In later life, had Pevsner ever compiled a single contacts list it would have read like a ‘Who’s Who’ of the world of art history, with supplementary entries branching beyond art, architecture and academia into politics, planning and philosophy. Many of these contacts came through his activities as a campaigner for conservation and a representative of the arts on public bodies, and his social life as a Grand Old Man of art history. Some, however, dated back to his earliest years.
Oskar Kokoschka, for instance, he may well have met at the age of eight, at the house of Auguste Forel in the Swiss village of Yvorne, south-west of Lake Geneva. (Hear Kokoschka talking about his life.)
Forel, a fanatical teetotaller, socialist and authority on the behaviour of the ant, was also a sexologist and psychiatrist, whom Pevsner’s mother consulted regularly. So dependent did she become on him that she persuaded her husband to let her buy a cottage near his house, to which she took the children on holiday visits. She was there in January 1910 when Forel was visited by ‘a mad young painter’. Kokoschka had been brought to Switzerland by the architect Adolf Loos, whose plan was for him to paint portraits of titled consumptives and other wealthy individuals seeking cures in Swiss clinics.
Whether or not this scheme worked, Kokoschka certainly painted Forel himself. (An intriguing article by two Dublin gerontologists explores the relationship between the painter and his subject, and suggests that the portrait predicts the strokes that Forel was shortly to suffer.)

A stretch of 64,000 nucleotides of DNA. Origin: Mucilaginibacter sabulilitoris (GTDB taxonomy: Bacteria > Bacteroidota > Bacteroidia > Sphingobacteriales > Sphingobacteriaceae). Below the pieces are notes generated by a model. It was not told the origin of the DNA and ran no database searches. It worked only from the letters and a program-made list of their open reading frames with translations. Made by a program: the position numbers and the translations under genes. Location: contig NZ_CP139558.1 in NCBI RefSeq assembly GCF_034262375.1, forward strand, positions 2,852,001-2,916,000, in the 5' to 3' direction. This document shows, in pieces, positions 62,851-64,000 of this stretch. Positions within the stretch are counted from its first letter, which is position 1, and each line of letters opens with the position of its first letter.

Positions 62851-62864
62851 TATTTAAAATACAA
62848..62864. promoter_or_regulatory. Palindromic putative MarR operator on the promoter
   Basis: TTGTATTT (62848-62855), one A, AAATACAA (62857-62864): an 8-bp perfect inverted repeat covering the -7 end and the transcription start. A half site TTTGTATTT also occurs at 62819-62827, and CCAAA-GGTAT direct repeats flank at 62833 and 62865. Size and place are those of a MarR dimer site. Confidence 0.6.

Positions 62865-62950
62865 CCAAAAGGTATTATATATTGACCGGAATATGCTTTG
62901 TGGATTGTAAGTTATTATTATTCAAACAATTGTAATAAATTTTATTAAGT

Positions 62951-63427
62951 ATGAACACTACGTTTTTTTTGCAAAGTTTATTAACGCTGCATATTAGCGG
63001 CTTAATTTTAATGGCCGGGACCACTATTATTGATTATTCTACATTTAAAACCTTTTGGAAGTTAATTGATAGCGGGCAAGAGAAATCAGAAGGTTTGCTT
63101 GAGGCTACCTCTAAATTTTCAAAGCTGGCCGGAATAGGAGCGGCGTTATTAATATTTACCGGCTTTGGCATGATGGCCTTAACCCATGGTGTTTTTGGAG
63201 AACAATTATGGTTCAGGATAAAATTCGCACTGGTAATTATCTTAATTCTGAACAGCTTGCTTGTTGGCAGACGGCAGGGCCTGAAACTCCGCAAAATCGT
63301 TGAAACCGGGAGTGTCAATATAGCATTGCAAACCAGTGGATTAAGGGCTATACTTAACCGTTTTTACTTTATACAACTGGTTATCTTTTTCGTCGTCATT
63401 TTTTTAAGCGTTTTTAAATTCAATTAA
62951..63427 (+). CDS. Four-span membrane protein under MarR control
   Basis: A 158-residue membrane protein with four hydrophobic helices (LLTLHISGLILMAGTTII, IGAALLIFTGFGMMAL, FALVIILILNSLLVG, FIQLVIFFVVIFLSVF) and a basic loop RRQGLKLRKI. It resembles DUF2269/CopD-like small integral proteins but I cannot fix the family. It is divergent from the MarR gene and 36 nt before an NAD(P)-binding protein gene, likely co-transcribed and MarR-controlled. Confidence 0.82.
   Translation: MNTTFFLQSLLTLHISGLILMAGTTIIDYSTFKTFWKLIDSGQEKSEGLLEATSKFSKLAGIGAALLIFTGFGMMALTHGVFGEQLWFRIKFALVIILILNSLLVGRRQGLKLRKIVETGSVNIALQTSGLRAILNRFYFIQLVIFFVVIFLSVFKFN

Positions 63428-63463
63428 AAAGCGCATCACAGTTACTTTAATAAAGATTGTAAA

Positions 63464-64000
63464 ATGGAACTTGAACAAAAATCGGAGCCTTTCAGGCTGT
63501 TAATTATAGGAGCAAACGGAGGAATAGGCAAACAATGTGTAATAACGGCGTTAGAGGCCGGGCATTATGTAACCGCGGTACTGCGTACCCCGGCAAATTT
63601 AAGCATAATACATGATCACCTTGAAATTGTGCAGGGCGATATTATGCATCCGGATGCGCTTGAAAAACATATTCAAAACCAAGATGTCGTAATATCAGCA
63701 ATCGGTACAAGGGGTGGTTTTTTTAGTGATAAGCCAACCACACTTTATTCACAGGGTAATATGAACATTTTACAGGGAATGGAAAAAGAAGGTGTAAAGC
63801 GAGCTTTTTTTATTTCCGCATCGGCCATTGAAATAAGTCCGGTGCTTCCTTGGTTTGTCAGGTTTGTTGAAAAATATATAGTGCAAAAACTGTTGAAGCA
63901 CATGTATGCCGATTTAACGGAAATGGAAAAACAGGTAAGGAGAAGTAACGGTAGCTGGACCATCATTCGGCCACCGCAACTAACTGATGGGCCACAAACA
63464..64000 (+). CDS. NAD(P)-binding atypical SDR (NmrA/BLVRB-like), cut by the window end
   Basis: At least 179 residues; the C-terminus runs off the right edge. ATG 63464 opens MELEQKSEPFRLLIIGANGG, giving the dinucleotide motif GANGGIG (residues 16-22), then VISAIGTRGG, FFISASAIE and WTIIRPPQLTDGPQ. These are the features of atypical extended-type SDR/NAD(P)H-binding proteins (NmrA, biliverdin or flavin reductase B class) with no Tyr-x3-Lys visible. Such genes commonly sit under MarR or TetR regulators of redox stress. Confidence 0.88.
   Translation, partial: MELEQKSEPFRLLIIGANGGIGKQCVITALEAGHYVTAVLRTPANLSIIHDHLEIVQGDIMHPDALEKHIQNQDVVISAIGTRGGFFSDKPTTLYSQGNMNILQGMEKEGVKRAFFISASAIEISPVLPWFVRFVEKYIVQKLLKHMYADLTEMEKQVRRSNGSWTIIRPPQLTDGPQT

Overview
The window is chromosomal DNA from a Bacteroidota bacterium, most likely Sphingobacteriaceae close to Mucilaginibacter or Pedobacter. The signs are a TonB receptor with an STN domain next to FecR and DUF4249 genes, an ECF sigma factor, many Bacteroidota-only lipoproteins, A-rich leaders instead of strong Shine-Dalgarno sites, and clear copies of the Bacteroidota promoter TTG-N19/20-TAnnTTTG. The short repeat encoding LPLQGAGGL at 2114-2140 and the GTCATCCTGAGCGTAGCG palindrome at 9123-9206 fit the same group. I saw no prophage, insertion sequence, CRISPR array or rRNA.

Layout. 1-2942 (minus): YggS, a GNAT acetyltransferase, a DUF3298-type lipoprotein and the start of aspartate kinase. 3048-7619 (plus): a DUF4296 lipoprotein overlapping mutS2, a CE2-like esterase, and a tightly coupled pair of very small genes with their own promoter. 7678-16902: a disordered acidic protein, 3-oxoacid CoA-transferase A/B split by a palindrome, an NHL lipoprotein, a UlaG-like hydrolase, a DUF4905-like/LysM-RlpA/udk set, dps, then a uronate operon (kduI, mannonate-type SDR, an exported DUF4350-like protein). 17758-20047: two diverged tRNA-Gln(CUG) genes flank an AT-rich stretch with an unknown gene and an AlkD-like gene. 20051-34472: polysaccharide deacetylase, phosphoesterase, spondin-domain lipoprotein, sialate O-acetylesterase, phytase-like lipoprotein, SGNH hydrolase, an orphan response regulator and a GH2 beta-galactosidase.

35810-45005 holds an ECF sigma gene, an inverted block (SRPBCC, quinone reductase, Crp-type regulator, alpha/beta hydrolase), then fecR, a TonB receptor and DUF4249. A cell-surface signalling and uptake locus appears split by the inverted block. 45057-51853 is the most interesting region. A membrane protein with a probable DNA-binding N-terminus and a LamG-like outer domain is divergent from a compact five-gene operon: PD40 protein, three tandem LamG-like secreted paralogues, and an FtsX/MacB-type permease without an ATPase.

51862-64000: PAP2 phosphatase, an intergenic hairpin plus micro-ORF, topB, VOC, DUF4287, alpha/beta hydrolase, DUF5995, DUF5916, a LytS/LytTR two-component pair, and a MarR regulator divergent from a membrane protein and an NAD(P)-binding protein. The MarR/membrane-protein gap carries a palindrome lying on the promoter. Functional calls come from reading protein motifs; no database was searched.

Although Pevsner did not much enjoy the atmosphere at Yvorne, he would remember the family link with Kokoschka. Fifteen years later when he was working as an unpaid assistant at the Gemaldegalerie in Dresden and making a little money on the side as a freelance art critic for the Dresdner Anzeiger, Kokoschka was one of the artists whose work he praised most highly. What Pevsner valued in Expressionism was what he later described as ‘the direct outpouring of feelings which is often so uncomfortable to English observers of German art’. Kokoschka’s work had all the qualities to which he could most easily respond – directness, vitality, richness of colour, joy in paint, and a warmth which atoned for the quite obvious self-regard.
Pevsner may have been suspicious of Kokoschka the man: Lola later maintained that he had prevented Kokoschka from painting her portrait, because he was afraid that the ‘Art Thug’ –Georg Grosz’s phrase – would seduce her. (Pevsner would have been reminded of the Thug’s track record by his long association at the BBC with producer Anna “Niouta” Kallin, an acquaintance from his childhood in Leipzig who had been the painter’s mistress in the mid-1920s, after Alma Mahler and before Marguerite McBey.)